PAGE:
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View Full Version : Modern Cooking Techniques--Whats not in the book.



Mucho Bocho
08-06-2013, 09:54 AM
KKF has a some amazing chef's and cooks. I wanted to start a thread to capture any modern cooking techniques that you come up with.

I'm hoping to share and learn about techniques that you're created (or not but find useful) use to create new approaches and textures on classic foods.

For example:
Eggplant Gourging:
Traditional:
Peel, slice, salt, let weep for an hour or so.
Pat dry.
Use

Modern:
Peel, slice, salt, place in vac bag with paper towel, seal on medium pressure.
In 10 minutes, pull from the bag and use

Modern tip for Roasting/pan frying chicken with skin:
Putting a few pinches of Baking Soda on Chicken skin for enhanced Maillard

Modern Brining tip:
Add product to a large Mason canning Jar with brine. Leave 1 inch of headroom in jar. Pull max vacuum, brine with penetrate a dark meat chix on bone in 15 minutes.


Please share your experiments large or small.

Zwiefel
08-06-2013, 10:32 AM
Cool thread MB!

joetbn
08-10-2013, 04:06 AM
I don't know how modern this is, but it was new to me and is awsome: baby back ribs, dry rub overnight in fridge, double wrap in plastic wrap, wrap over that double aluminum foil, 200 degree oven for 8 hours. Finish 30 seconds per side on hot grill.

Mucho Bocho
08-10-2013, 09:50 AM
Good one Joe, Thanks for your conribution

Mucho Bocho
10-04-2013, 09:30 AM
I've been messing around with "pressure brining" lately. So I had a lean natural pork tenderloin that I needed to prep and cook within an hour. I don't like to roast pork at high temp as it gets tough, but I didn't have time to pump and tumble it. So I cleaned all silver skin and sinu and went over it with the Jaccquard, the put it into a quart canning jar with

4 cups distilled water
TSP FAB phosphates
TSP Baking Soda
TSP Sodium Erythrobate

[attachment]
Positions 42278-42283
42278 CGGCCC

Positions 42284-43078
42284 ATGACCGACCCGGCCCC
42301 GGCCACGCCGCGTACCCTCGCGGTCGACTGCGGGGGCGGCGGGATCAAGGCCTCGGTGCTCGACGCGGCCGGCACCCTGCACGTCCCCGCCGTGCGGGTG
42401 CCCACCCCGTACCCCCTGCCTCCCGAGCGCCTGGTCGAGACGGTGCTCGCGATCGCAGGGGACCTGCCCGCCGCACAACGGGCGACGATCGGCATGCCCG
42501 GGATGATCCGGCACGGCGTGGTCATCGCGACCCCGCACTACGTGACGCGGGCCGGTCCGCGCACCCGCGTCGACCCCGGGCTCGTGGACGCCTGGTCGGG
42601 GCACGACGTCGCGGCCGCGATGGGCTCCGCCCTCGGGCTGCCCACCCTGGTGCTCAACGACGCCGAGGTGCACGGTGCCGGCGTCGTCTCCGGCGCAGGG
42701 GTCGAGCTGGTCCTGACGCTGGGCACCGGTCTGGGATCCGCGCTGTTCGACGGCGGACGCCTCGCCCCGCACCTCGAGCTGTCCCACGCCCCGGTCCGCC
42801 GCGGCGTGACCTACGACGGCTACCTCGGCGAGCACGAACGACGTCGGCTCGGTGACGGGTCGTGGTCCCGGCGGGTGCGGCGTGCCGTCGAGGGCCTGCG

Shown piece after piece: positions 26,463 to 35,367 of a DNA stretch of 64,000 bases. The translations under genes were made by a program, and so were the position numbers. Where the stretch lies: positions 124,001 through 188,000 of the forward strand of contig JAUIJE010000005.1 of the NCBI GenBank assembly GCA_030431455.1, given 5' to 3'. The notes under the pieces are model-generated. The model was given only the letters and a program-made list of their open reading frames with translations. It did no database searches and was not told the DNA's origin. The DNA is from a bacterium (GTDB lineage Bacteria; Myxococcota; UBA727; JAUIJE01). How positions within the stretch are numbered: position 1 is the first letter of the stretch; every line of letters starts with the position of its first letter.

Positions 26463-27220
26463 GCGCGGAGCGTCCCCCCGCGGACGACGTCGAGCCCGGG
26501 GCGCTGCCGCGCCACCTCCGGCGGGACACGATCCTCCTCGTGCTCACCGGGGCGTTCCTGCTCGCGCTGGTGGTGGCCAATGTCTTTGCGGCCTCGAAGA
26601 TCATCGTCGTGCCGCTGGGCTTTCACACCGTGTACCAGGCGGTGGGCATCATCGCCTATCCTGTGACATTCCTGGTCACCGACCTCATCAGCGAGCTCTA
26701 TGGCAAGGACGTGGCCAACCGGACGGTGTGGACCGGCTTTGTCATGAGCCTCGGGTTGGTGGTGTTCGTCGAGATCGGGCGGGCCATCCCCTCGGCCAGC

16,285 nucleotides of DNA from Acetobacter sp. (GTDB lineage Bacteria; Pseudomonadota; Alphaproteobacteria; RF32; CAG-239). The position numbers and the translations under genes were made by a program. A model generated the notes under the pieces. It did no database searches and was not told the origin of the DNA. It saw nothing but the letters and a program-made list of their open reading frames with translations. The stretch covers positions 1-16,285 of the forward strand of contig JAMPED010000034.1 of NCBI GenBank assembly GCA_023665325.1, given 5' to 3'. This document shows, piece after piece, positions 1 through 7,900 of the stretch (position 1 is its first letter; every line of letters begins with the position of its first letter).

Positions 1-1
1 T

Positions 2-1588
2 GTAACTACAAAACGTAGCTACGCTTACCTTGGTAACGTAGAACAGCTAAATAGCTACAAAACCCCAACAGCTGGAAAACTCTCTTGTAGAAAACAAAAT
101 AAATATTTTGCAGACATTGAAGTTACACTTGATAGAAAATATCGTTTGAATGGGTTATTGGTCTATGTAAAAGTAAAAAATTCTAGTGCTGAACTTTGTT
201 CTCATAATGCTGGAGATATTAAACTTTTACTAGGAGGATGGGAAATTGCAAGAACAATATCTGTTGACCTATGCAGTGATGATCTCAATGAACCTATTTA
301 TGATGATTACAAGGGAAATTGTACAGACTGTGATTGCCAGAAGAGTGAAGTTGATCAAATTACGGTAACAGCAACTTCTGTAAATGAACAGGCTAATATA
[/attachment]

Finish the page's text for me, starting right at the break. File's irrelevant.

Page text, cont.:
TSP Mortons Quick Tender
2 TBLS kosher salt

Pulled the highest vaccum and let it sit in the water for 20 minutes, shaking it now and then. then I pulled, washed, dried, tied, pan seared and roasted it for another 30 min at 375 degrees. Put butter on top, loosly tented and rested for 20 min.

Was the best tenderloin I've ever had. Fork tender, juicy, meat tasting, not salty but very savory. There was enough natural juice in the meat that is made ist own jus. Just a touch pink in the center. I'm kicking myself that I didn't take any pics.

Zwiefel
10-04-2013, 10:39 AM
Interesting, I gotta get a vac....<sigh> Was it pork loin? or pork tenderloin? 30min @ 375 sounds like a lot for the slender, lean tenderloin.

Z

I've been messing around with "pressure brining" lately. So I had a lean natural pork tenderloin that I needed to prep and cook within an hour. I don't like to roast pork at high temp as it gets tough, but I didn't have time to pump and tumble it. So I cleaned all silver skin and sinu and went over it with the Jaccquard, the put it into a quart canning jar with

4 cups distilled water
TSP FAB phosphates
TSP Baking Soda
TSP Sodium Erythrobate
TSP Mortons Quick Tender
2 TBLS kosher salt

Pulled the highest vaccum and let it sit in the water for 20 minutes, shaking it now and then. then I pulled, washed, dried, tied, pan seared and roasted it for another 30 min at 375 degrees. Put butter on top, loosly tented and rested for 20 min.

Was the best tenderloin I've ever had. Fork tender, juicy, meat tasting, not salty but very savory. There was enough natural juice in the meat that is made ist own jus. Just a touch pink in the center. I'm kicking myself that I didn't take any pics.

Mucho Bocho
10-04-2013, 02:18 PM
Danny, Yea it was Pork loin, pulled the meat at 148 degrees internally, rest rose to 155, juicy and lightly rosey pink.

Bill13
10-11-2013, 10:35 AM
Interesting, I gotta get a vac....<sigh> Was it pork loin? or pork tenderloin? 30min @ 375 sounds like a lot for the slender, lean tenderloin.

Z

I'm still waiting for you to get one too so I can read your review! Get it before Christmas so I can have it under the tree - if you like it that is!

Zwiefel
10-11-2013, 11:02 AM
ha! After the last 10 weeks I've had...I think I will buy one as soon as things settle in a couple of weeks. I deserve it GDit! :)

Mucho Bocho
11-06-2013, 05:14 PM
Tip:
Wrap proteins in shrink before vac sealing. I've used this technique with scallops but I kinda stumbled when working with bone-in meats just trying to protect the bag from getting pierced from those sharp edges of the meat bone. The benefit is that the meat stays exactly the shape that it started. The muscles haven't separated making post SV sear easier.

jgraeff
11-07-2013, 01:13 AM
i love this thread, good techniques.

another tip for Maillard reaction is using skimmed milk powder, i use this for stocks on bones etc but it works well on proteins to.